NTSB: Tesla’s Autopilot activated during crash with semi

May 17, 2019

Tyson Fisher


A preliminary report issued by the National Transportation Safety Board reveals that a Tesla that crashed into a tractor-trailer earlier this year was on autopilot. The crash and report are similar to another Tesla crash involving a tractor-trailer in 2016.

On Thursday, May 16, NTSB released a Highway Preliminary Report regarding a crash involving a 2018 Tesla Model 3 and a 2019 International tractor-trailer. NTSB found that during the time of the crash Tesla’s Autopilot system was active.

At 6:17 a.m. on March 1 a 50-year-old male was driving his Tesla southbound on U.S. 441 in Delray Beach, Fla., when the car struck an International truck owned by First Fleet. The truck was pulling out of private driveway going east while attempting to cross the U.S. 441 southbound lanes and turn left to head northbound on the highway.

Surveillance video and video from the Tesla show the tractor-trailer slowing down while crossing U.S. 441, blocking the Tesla’s path. The Tesla struck the left side of the tractor-trailer, shearing off the roof of the car and coming to a stop on the median approximately 1,600 feet from the point it hit the truck. The Tesla driver was killed, while the 45-year-old trucker was uninjured.

Google Maps of Tesla crash site
View of southbound U.S. 441 intersection where the crash occurred. The truck was coming from the driveway seen on the right. (Google Maps)

Preliminary data from the Tesla’s Autopilot system reveals that it was active at the time of the crash. Autopilot was engaged approximately 10 seconds before the impact. Data also did not detect the driver’s hands on the steering wheel.

Tesla’s Autopilot system includes several driver assistance systems, including Traffic-Aware Cruise Control, Autosteer and Auto Lane Change. Autosteer requires drivers to hold the steering wheel. When the system does not detect hands on the wheel, it will send out an alert to the driver.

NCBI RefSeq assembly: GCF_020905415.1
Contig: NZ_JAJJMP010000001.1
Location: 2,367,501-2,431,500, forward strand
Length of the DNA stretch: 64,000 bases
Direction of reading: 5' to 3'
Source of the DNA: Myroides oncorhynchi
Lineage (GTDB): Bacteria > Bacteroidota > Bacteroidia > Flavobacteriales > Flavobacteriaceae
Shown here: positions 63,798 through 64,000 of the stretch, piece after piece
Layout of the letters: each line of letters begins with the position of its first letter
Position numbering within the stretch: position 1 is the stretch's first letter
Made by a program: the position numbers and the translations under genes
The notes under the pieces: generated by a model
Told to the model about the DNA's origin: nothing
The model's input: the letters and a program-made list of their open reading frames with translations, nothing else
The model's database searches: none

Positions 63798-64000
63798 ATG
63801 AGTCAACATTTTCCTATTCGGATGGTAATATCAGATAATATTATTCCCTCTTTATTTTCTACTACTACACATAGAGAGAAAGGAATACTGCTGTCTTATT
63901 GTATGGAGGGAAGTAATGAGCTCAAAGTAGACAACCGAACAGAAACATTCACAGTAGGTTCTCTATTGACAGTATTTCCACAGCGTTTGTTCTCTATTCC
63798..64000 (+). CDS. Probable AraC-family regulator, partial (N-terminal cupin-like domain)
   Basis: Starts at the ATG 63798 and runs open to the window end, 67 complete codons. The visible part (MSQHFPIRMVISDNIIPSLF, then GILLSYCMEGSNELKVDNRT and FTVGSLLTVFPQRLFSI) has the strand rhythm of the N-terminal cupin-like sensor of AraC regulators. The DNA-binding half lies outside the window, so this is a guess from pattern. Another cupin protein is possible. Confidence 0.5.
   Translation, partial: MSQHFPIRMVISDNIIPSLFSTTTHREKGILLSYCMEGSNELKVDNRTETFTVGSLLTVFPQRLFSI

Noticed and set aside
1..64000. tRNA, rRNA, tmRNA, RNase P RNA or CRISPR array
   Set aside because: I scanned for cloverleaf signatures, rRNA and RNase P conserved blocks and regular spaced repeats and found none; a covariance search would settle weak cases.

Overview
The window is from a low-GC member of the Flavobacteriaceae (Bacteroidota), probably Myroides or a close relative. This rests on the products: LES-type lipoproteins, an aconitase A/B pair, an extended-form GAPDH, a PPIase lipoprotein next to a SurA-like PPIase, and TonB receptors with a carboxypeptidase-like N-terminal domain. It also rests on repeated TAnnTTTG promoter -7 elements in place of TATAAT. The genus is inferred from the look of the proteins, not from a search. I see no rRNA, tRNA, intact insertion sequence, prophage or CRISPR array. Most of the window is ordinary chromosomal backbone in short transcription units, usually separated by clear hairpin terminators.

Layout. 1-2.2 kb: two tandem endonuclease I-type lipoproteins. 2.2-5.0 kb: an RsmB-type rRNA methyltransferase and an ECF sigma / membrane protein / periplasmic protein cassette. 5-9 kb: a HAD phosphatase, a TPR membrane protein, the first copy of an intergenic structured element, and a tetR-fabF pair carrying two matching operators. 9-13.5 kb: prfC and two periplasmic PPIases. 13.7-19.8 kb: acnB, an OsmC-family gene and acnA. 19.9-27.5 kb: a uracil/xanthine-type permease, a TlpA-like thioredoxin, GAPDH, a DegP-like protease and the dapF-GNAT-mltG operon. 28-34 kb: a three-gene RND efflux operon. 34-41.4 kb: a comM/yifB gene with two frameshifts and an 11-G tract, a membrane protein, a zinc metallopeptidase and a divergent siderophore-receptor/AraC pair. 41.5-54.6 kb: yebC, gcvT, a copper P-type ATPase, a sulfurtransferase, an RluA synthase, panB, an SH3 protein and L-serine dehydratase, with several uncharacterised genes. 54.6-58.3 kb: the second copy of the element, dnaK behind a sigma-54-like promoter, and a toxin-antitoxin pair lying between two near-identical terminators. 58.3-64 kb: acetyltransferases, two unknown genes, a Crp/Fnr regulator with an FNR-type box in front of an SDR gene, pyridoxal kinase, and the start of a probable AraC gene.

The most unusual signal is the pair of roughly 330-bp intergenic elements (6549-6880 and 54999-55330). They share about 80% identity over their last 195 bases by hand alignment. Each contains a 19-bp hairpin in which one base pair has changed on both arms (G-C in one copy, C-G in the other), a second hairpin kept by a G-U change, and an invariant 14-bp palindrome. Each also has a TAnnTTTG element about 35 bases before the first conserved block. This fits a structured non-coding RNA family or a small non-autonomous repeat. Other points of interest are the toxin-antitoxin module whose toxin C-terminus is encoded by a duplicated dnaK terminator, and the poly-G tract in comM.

Data taken from the Tesla also shows that the car was travelling at 68 mph. The speed limit on that stretch of highway is 55 mph. There is no indication that the Tesla driver or the Autopilot system attempted to avoid the crash, neither through video or data collected from the car.

All of the information gleaned from the preliminary data does not necessarily indicate causation or fault. The crash remains under investigation.

This situation is not unique. In 2016, NTSB released a preliminary report on a crash involving a Tesla Model S and a 2014 Freightliner Cascadia on U.S. Highway 27A in Williston, Fla.

According to that report, the Tesla was traveling at 74 mph on the 65 mph highway. The Model S was also running the Traffic-Aware Cruise Control and Autosteer automation features. Additionally, the preliminary report stated the Tesla was equipped with automatic emergency braking, which is supposed to engage the brakes “to reduce the severity of or assist in avoiding frontal collisions.”

Tyson Fisher

Tyson Fisher joined Land Line Magazine in March 2014. An award-winning journalist and tireless researcher, his news reports, features and blogs bring depth to our editorial content, backed with solid detail. Tyson is a lifelong Kansas Citian.